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Once More to the Lake. And the River. And the Oceans.


Time to give summer a nudge. Or maybe, since it’s close to triple digits most afternoons, a shove. Fall won’t be here until late September, but I’m already ready for it. I’m also ready for the routine of fall. Twenty students have signed up for my classical tropes course, and this old hambone can’t wait to get back behind the lectern.

Still, summer was good even though Albuquerque is slowly turning into Phoenix (climate change, anyone?). For teachers like the longsuffering Diana and me, summer means travel, and that is what the title of this wonk alludes to. So I hope you will indulge me while I reminisce about our summer jaunts. (Hey, I could have slides, you know.)

The river referred to is the broad Ohio, which means Louisville, Kentucky, and the Advanced Placement test reading. Some of you may remember that I have been doing that reading (i.e., grading) since, like, forever. Louisville is a fine town with fine accommodations—a tenth floor suite at the Galt House—even if we didn’t get our dinner cruise on the Belle of Louisville this year. This year we learned that Language and Composition is now the biggest of the Advanced Placement tests, beating out even Literature and Composition, and History (We’re Number One!). Almost half a million booklets and a thousand college and high school English teachers to get them graded. When I started—I told you I’ve been doing this forever—the Language and Comp readers fit comfortably into a standard college classroom. Wow. I am settling back into my old job as a Table Leader, and but for a violent attack of food poisoning, I was a happy grader.

Time out for home stuff that also involves water. At the height of the fire season the bosque was declared off limits. So I rediscovered the North Valley irrigation ditch trails (see “Water in the Ditch”). And now I have a dog to see me through my old age. Roadie is a spaniel pup and like a son to me (sorry, Dan: Roadie is in the will; you’re out again). Every morning now we hit the ditch trails while it’s still cool. Just a boy and his dog, trotting along for miles and miles. I am blessed.

After a couple of days to wash my skivvies and replenish my dopp kit, off we went to SoCal in our stalwart old CR-V, Wanda Honda. Took two days for the trip. It was 114 degrees at Lake Havasu that first night and the motel air conditioner was barely up to the task. But we bore up and rolled into Laguna Beach the next afternoon to spent a couple of days with our friends Bob and Brenda. Then down to San Diego to see son Dan. We stayed with old friends who had just moved out to San Diego from Albuquerque and the four of us laughed every waking minute. Water? Not just San Diego’s seascapes but lunch at Ruby’s at the end of the Oceanside pier.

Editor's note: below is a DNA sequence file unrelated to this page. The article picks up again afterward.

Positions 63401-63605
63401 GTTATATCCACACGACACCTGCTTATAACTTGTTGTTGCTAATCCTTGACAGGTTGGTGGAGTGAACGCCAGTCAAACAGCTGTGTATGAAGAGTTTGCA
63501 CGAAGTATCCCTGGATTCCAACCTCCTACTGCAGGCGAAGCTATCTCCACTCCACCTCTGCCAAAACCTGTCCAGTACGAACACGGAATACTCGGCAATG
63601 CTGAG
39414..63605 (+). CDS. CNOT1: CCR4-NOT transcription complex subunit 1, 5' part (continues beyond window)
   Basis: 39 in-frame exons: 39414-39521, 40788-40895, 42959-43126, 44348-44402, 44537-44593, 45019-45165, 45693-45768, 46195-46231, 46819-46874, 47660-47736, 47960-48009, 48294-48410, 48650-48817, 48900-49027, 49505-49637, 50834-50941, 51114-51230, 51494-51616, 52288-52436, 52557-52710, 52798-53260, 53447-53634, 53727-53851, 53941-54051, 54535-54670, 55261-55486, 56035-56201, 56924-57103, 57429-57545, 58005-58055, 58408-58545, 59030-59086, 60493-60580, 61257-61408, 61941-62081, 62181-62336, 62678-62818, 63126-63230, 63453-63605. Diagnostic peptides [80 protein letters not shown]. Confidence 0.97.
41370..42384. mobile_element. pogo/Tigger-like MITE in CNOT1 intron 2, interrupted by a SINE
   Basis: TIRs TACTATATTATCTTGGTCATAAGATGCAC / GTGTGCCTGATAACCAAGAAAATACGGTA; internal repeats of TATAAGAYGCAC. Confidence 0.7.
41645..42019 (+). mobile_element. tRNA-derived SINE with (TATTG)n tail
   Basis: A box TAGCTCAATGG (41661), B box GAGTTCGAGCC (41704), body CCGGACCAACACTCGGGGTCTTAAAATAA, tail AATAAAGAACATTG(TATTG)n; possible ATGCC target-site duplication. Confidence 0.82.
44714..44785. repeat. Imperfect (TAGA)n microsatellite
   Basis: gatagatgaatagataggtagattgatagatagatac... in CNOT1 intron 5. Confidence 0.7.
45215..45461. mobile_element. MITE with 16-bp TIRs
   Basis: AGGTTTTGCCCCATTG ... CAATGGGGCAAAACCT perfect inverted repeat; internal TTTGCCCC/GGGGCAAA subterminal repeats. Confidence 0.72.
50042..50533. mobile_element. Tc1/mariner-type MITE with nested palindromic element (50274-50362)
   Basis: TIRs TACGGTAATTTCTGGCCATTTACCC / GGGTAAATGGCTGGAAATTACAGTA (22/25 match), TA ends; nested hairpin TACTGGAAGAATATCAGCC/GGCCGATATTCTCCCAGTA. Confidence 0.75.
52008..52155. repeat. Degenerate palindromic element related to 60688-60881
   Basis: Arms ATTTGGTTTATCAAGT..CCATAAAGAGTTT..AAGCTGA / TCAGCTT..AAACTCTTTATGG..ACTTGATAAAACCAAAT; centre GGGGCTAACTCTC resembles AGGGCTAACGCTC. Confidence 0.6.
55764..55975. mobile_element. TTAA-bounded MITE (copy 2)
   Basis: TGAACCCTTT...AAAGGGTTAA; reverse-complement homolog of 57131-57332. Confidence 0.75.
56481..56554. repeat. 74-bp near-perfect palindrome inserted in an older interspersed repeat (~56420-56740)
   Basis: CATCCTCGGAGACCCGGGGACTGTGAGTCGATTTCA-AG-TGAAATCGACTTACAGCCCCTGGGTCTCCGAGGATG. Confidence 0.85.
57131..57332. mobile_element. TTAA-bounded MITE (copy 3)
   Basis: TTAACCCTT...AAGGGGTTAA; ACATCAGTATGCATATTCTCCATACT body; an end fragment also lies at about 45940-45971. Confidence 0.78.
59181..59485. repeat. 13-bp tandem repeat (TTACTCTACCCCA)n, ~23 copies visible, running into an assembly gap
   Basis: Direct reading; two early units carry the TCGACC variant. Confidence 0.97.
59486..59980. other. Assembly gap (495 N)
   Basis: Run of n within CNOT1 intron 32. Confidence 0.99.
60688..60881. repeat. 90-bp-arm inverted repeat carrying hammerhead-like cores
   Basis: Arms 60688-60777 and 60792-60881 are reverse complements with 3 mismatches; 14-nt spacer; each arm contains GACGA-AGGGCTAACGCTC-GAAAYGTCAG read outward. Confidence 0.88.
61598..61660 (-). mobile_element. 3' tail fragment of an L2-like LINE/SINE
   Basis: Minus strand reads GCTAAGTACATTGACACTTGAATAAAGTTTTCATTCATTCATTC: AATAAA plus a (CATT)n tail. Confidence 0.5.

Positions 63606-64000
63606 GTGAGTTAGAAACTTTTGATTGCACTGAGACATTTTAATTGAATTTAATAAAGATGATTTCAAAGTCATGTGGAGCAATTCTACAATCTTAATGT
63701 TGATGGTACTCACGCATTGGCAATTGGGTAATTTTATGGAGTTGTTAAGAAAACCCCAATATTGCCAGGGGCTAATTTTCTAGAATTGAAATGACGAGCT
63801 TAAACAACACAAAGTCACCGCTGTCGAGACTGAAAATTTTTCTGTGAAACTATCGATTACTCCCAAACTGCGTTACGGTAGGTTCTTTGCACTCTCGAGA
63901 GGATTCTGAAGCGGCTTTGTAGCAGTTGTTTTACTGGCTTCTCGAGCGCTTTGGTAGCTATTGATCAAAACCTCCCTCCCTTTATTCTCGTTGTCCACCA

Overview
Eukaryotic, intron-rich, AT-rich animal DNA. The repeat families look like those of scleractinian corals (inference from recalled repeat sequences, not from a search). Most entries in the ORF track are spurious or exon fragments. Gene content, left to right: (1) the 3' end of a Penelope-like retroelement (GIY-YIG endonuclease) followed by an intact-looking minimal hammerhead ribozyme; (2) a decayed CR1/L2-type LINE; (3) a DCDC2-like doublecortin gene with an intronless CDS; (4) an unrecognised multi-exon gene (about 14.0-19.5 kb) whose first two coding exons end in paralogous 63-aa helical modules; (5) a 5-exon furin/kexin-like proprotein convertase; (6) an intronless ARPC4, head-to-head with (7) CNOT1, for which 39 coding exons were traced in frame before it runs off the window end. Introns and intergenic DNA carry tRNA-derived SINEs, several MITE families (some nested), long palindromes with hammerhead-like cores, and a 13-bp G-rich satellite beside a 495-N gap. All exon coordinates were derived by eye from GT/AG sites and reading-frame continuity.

The end of July—the cusp of July and August, actually—found us in New England. The East was in the grip of a horrendous heat wave (108 in Newark!), which miraculously disappeared the day before we landed at Logan Airport. Temperatures on Cape Cod were in the seventies. Every once in a while it rained. At night. Days were sunny so that we could enjoy the beaches and I could do some running. Very thoughtful of Whoever is in charge, I say.

That was the beginning of the stay, Diana’s parents being perfect hosts. The end of the stay was the family reunion at Diana’s brother’s place in the Maine woods on Great East Lake, which straddles the Maine/New Hampshire border. About two dozen people stretching over four generations, and two dogs. Hugs, jokes, teasing, catching up. The same excellent weather plan. Listened to rain on our cabin roof for all of one night. (Only if you live in the Southwest can you appreciate that.) Swimming in the lake, goofing around with the pedal boat and Jon’s other water toys. Another strenuous five-mile run with my nephew, Scott. (Some youngster is always gunning for old Chickenlegs, who will likely die with his Adidas on.)

So we’re back now. Diana has already started school and I start mid-month. Soon (please!) it will be time to put away my shorts and moccasins and get out my jeans and boots. In a month or so the ditches will be dry, the cottonwoods will start to turn, and the aroma of roasting chiles will settle over town. Fall, our loveliest season, will have arrived. We won’t begin to miss summer until, oh, January.

Meet Your Macinstructor

Jerome Shea is an emeritus professor of English at the University of New Mexico, where he still teaches his classical tropes course every fall and his prose style course every spring. He has been the Weekend Wonk since January of 2007. His email is shea@macinstruct.com.


 
                          





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